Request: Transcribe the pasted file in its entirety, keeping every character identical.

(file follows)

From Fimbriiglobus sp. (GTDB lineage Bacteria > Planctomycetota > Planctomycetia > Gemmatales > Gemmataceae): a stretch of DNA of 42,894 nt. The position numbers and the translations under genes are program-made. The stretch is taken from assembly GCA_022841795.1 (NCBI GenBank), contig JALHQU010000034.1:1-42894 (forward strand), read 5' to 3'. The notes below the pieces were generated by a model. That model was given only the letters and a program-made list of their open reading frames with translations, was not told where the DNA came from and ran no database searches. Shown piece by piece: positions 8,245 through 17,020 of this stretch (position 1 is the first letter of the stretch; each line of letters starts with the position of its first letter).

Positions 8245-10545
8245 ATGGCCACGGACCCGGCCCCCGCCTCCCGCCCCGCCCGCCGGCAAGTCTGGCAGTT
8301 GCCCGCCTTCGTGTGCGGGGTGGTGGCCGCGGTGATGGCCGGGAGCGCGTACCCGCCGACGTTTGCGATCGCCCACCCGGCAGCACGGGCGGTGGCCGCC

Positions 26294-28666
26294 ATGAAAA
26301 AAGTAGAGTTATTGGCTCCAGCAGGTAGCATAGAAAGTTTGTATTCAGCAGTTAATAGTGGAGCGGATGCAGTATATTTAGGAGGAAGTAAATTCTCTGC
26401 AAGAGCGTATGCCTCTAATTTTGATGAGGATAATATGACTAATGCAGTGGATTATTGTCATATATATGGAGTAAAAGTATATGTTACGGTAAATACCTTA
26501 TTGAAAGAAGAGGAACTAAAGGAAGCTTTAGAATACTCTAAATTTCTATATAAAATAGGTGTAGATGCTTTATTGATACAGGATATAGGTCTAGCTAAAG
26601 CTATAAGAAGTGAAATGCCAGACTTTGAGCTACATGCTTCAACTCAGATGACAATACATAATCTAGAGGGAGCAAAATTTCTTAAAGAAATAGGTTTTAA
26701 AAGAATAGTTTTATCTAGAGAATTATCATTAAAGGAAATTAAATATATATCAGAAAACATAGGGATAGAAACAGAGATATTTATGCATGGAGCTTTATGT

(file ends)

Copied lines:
From Fimbriiglobus sp. (GTDB lineage Bacteria > Planctomycetota > Planctomycetia > Gemmatales > Gemmataceae): a stretch of DNA of 42,894 nt. The position numbers and the translations under genes are program-made. The stretch is taken from assembly GCA_022841795.1 (NCBI GenBank), contig JALHQU010000034.1:1-42894 (forward strand), read 5' to 3'. The notes below the pieces were generated by a model. That model was given only the letters and a program-made list of their open reading frames with translations, was not told where the DNA came from and ran no database searches. Shown piece by piece: positions 8,245 through 17,020 of this stretch (position 1 is the first letter of the stretch; each line of letters starts with the position of its first letter).

Positions 8245-10545
8245 ATGGCCACGGACCCGGCCCCCGCCTCCCGCCCCGCCCGCCGGCAAGTCTGGCAGTT
8301 GCCCGCCTTCGTGTGCGGGGTGGTGGCCGCGGTGATGGCCGGGAGCGCGTACCCGCCGACGTTTGCGATCGCCCACCCGGCAGCACGGGCGGTGGCCGCC

Positions 26294-28666
26294 ATGAAAA
26301 AAGTAGAGTTATTGGCTCCAGCAGGTAGCATAGAAAGTTTGTATTCAGCAGTTAATAGTGGAGCGGATGCAGTATATTTAGGAGGAAGTAAATTCTCTGC
26401 AAGAGCGTATGCCTCTAATTTTGATGAGGATAATATGACTAATGCAGTGGATTATTGTCATATATATGGAGTAAAAGTATATGTTACGGTAAATACCTTA
26501 TTGAAAGAAGAGGAACTAAAGGAAGCTTTAGAATACTCTAAATTTCTATATAAAATAGGTGTAGATGCTTTATTGATACAGGATATAGGTCTAGCTAAAG
26601 CTATAAGAAGTGAAATGCCAGACTTTGAGCTACATGCTTCAACTCAGATGACAATACATAATCTAGAGGGAGCAAAATTTCTTAAAGAAATAGGTTTTAA
26701 AAGAATAGTTTTATCTAGAGAATTATCATTAAAGGAAATTAAATATATATCAGAAAACATAGGGATAGAAACAGAGATATTTATGCATGGAGCTTTATGT